10. Developing an XML-based evolutionary framework XGP (2002~2010);
  11. Implementing an evolutionary computation for flexible job-shop scheduling in PL-SQL in Oracle database (2000~2001);
  12. Developing (i) the physical model, and (ii) software simulator of the Liebau effect of valveless blood circulation (1998~1999);
  13. Developing DCOM-based parallel implementation of genetic programming (1998~2000);
  14. Developing a fine-grained mutual exclusion mechanism in Novell Netware (1994~1995);
  15. Developing RISC parallel Prolog interpreter (1989~1993);
  16. Developing and piloting RC planes with wide flying envelope (i.e., capable of retaining the control authority at (i) nearly zero airspeeds, and (ii) 90 degrees AoA) by (i) thrust-vectoring, and (ii) utilizing the aerodynamics of vortices (2006~).


Developing an Adaptive Cruise Controller for the Car in Drive Simulator (with Lab Students):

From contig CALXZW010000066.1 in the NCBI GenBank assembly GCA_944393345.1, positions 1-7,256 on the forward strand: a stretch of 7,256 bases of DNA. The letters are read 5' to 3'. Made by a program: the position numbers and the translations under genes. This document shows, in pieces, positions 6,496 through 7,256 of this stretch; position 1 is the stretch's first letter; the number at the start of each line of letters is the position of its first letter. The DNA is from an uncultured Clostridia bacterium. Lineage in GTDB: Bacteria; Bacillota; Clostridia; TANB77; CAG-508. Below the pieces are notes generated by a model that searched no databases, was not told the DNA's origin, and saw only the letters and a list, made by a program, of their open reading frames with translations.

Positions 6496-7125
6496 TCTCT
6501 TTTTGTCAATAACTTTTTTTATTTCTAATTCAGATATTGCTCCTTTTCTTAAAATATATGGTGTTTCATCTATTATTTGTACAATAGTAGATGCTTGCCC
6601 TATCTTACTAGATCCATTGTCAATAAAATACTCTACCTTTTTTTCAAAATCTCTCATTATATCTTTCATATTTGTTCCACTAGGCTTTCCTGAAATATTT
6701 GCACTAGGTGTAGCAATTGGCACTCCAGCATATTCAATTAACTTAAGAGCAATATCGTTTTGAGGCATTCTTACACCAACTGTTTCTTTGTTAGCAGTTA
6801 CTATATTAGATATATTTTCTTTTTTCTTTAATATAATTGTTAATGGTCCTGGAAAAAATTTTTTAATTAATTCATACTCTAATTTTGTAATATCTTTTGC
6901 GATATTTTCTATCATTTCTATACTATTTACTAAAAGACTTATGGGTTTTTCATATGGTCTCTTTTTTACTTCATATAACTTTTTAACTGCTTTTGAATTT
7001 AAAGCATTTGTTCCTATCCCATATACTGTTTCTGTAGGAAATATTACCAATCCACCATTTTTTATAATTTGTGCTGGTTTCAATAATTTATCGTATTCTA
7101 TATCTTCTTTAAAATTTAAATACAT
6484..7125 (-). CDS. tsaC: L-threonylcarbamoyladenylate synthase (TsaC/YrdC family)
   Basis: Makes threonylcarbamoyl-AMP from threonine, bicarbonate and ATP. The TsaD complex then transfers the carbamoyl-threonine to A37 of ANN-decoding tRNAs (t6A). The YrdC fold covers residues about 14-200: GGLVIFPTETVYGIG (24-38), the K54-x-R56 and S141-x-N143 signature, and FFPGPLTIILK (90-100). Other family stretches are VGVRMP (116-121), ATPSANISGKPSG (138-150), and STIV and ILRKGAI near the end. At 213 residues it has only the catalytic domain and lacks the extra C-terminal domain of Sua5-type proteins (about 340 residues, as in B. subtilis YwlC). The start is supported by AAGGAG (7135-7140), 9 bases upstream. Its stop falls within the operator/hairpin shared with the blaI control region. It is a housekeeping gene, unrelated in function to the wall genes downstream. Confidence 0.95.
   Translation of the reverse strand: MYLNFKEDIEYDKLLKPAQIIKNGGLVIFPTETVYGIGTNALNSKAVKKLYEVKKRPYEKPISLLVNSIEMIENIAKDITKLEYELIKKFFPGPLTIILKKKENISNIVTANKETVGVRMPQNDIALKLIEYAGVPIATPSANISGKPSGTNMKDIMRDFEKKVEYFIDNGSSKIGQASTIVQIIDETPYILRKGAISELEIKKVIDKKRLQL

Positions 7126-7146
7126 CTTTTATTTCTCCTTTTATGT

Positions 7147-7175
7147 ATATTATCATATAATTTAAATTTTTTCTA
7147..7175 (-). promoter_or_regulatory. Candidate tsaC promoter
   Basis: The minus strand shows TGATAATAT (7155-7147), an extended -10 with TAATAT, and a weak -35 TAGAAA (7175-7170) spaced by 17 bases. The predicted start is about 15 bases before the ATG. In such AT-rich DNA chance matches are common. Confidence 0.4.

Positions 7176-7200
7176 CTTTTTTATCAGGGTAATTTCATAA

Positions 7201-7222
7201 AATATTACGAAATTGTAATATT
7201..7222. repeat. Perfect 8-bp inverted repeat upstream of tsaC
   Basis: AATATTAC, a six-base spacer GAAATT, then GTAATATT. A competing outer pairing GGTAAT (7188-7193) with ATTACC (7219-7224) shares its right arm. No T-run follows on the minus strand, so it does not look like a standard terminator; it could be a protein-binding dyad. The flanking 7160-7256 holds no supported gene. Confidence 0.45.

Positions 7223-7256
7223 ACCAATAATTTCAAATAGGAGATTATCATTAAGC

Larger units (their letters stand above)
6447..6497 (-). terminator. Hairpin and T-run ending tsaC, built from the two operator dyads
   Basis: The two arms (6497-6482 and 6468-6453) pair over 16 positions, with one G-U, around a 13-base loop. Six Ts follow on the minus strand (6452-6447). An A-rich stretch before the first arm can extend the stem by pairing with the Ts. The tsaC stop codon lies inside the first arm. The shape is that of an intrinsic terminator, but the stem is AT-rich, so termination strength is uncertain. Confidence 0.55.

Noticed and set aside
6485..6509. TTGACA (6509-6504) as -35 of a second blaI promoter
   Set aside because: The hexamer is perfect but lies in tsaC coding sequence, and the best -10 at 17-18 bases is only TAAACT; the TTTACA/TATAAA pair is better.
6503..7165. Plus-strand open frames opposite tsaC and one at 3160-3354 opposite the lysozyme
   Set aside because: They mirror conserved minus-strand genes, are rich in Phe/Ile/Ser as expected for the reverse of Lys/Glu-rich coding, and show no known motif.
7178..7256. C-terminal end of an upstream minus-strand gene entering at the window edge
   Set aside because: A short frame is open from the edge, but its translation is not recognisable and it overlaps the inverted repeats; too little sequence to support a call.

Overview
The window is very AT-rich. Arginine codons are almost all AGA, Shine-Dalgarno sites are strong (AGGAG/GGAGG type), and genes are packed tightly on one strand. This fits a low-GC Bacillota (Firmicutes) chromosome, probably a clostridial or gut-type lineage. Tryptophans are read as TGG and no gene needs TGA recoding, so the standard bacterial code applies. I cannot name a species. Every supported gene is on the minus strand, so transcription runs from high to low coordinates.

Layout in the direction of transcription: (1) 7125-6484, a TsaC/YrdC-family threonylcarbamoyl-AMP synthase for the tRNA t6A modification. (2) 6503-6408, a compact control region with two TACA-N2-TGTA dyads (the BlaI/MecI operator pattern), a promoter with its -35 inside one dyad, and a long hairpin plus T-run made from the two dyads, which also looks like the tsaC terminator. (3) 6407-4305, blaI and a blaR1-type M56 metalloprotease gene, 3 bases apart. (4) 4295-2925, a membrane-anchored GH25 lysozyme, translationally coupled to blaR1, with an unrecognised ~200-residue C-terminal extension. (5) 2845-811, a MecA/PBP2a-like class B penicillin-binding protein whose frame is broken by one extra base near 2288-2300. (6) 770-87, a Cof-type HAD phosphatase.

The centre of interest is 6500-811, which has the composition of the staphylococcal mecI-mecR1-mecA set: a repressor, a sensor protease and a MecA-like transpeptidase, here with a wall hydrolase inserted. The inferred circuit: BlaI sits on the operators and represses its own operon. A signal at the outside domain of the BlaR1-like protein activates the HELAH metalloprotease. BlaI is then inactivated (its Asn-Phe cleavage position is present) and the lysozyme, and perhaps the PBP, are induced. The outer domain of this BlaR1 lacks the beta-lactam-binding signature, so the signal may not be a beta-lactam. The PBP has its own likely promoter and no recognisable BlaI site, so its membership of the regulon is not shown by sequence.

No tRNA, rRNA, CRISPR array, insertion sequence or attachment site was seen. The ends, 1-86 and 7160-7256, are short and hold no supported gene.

The objective is to develop an adaptive cruise controller that automatically adjusts the speed of the car in order to keep a preset (target) time interval to the vehicle ahead. The controller should provide a stable (non-oscillatory) control of the speed of the car in various driving conditions (e.g., preset time intervals, changes in the preset time intervals, speed of the car, speed of the vehicle ahead, approaching speed, etc.) regardless of the nonlinearities in the controlled systems of the car and feedback delays.

Evolving the Undulatory Swimming Gaits of Fish Robot (with Lab Students):